“Once that was filmed, it was out there forever, so when it resurfaces, it is not a violation of privacy.”
“It is just your documented past coming back.”
‘”I grounded her for three months and took away her internet.”‘
“So you punished your child for 90 days for reacting poorly to being bullied.”
“In what way do you possibly think you aren’t an a**hole here?” ~ TheCharismaticWeasel
“She’s probably being tortured at school because of that.”
“She’s allowed to be angry.”
“Maybe the language was a bit harsh but after what she’s been doing through it’s pretty understandable.” ~ thatonegirlherelol
“And she has reason to feel betrayed by her family.”
“Nobody told her the aunt was working in adult films, so she posted a picture of a p*rn star on her social media – completely unprepared for the probably very cruel reaction this got her in school.” ~ giuliettazoccola
Commenters were concerned for the daughter’s well-being.
“I really hope OP’s daughter is okay.”
“Kids in high school can be terrible to each other and sometimes show absolutely no empathy.”
“I can’t even imagine the kind of sh*t they’re saying to her about this, and it worries me that these kids might push her to the point of self-harm.”
“OP, please talk with your daughter and make sure she’s okay, I bet she hasn’t told her parents a fraction of what’s actually going on at school.”
“Stop punishing her and take care of her.” ~ theOperentice
“3 months is too much for this.”
“She was venting to you in private; if you want her to be open about her feelings with you punishing her for the way she expresses it will not further the development of the conversational channels.”
“A night without her game to think about the whole situation and come up with a solution would have been more constructive” ~ Baltusrol
Some felt that this will have lasting consequences.
“I would change my opinion if she said it to the aunt directly but she was having a private conversation with her mother.”
“Good luck getting her to ever do that with you again… she is gonna remember this next time you wanna have any talk with her.” ~ tortoise_not_a_hare
“OP, you will ruin relationships with your daughter acting like this.”
“You should go to her and explain that you were wrong and acted out of anger because these words were so hurtful to hear.”
“And say that you are sorry and that you understand now how hurt must be for your daughter to hear words like this directed towards her at school.”
“You ask her what else does she have to hear.”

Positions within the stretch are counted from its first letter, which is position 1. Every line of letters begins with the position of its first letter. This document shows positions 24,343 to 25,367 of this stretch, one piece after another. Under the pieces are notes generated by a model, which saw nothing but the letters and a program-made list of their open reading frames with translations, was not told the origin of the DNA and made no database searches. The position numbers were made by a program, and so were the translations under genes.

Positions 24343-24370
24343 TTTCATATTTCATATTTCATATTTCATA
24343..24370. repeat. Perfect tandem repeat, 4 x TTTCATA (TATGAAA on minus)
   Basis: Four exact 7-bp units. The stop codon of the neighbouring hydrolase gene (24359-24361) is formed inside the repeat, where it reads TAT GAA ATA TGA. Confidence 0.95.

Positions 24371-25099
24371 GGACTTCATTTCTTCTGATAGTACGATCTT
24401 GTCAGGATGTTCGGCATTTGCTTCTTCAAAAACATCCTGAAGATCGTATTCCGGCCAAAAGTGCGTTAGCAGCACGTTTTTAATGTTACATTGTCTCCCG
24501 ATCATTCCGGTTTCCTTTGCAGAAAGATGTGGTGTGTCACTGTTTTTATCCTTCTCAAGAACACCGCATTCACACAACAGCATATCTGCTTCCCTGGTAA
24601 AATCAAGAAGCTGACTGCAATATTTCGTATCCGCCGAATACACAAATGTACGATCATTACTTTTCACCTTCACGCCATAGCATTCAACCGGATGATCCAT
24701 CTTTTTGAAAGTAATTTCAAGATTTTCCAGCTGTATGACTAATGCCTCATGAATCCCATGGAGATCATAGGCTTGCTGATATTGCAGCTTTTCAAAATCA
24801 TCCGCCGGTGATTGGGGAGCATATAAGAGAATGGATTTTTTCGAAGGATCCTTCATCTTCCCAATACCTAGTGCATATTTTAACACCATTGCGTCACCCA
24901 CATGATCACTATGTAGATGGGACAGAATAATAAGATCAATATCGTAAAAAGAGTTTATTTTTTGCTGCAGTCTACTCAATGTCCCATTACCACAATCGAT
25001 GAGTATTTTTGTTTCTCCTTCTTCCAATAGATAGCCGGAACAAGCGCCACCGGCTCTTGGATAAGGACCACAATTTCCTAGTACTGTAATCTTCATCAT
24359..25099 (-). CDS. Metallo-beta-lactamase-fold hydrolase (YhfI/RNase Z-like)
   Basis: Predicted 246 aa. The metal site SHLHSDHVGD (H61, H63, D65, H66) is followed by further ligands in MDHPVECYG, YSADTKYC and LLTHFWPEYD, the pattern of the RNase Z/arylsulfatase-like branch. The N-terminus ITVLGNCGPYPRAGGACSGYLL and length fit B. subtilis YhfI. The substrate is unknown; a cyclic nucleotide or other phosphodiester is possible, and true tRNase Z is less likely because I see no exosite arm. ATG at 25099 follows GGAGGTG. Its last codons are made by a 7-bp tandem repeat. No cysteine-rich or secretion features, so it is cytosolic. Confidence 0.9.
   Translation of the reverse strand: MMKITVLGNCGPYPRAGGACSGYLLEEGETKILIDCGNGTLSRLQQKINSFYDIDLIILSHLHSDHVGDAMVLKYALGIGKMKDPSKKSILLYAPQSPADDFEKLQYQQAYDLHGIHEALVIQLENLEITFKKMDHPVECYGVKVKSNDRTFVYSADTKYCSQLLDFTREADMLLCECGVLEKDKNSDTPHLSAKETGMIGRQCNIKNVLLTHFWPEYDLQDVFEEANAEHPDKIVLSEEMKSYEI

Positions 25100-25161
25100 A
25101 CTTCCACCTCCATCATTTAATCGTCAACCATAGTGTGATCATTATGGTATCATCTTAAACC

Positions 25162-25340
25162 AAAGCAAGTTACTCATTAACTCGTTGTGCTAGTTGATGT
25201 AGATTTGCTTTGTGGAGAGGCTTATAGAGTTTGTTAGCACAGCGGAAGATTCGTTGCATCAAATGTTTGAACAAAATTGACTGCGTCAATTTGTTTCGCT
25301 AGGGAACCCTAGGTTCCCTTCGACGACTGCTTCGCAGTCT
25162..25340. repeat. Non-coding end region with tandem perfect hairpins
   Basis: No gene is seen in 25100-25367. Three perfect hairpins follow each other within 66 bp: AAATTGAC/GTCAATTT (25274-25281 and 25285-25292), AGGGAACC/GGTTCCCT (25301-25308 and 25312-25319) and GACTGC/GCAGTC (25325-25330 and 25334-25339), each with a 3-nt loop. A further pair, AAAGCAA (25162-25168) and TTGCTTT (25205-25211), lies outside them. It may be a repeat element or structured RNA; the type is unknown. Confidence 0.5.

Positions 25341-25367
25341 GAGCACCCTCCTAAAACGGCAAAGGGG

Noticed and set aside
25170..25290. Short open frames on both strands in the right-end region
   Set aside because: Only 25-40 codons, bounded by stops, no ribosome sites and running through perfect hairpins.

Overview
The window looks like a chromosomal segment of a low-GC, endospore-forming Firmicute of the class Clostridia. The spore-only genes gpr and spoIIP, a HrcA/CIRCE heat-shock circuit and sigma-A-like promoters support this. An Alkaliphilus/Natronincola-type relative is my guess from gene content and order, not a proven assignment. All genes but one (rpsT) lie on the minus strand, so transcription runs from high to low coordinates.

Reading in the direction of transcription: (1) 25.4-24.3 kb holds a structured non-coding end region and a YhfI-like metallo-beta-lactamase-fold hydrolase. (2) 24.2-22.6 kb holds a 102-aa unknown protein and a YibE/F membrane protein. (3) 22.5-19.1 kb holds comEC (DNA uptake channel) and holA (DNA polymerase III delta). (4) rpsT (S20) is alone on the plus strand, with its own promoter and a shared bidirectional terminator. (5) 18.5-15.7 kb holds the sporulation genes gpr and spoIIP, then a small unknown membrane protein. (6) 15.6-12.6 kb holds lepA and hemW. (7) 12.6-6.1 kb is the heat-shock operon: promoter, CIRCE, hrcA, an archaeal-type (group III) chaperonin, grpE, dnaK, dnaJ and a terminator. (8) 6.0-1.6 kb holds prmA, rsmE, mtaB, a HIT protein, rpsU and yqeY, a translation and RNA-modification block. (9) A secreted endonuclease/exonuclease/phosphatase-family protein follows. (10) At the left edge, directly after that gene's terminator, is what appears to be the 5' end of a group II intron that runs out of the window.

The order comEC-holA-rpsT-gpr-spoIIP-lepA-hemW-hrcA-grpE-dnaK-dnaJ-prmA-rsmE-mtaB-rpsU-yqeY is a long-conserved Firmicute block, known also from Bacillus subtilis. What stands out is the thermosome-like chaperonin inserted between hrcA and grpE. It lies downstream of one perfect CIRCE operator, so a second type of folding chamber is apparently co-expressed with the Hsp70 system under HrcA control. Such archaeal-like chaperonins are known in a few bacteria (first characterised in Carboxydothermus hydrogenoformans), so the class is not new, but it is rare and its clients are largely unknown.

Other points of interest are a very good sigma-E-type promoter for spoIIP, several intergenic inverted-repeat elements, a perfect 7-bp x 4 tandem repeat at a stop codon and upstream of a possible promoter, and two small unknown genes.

“How does she feel about it and how can you support her during this time? Empathize with her.”
“Make this a bonding experience instead of alienating one.”
“And you lift the punishment altogether as an exception because she’s going through a lot but advise her that she will indeed be punished if she repeats these words again.” ~ Kartofeleva
Others also felt that a lesson could be taught here.
“It is a teachable moment for sure.”
“I think some type of punishment is in order for lashing out at family members but 3 months is silly.”
“There is a right and wrong way to handle being hurt and if there is no punishment for her words then she isn’t going to learn a right and wrong way to express herself.”
“Though it is a sticky situation because her peers are harassing her and it’s not her fault.”
“As progressive as people want to be though, high schoolers suck.”
“Slut shaming is definitely a thing and she’s probably receiving plenty of it.”
“She does need to be made aware that just because it’s happening to her doesn’t make it okay to lash out at her family members.”
“Though maybe you do that after she’s vented.” ~ Gosupanda
OP did return for some final thoughts.
“Seems like my husband is right and I went too far with the punishment.”
“I just never imagined those hurtful words coming from her mouth.”
“I’m going to scale it back to two or three weeks or something like that.”
“Will decide with the husband later.”
“We’re definitely concerned for our daughter about what’s happening at school and we’re looking into therapy.”
“For clarification, as for my SIL’s privacy, she didn’t consent to have her real name revealed to the world or have her films and her personal information be passed around by 14yo boys.”
Bullying has so many names.
Whether it’s happening to a nine-year-old child, a grown adult, or someone near the end of their days it is wrong.
It is cruel.
Be patient with the people in your life fighting the battle, but remember that helping someone sometimes means helping them deal with problems constructively.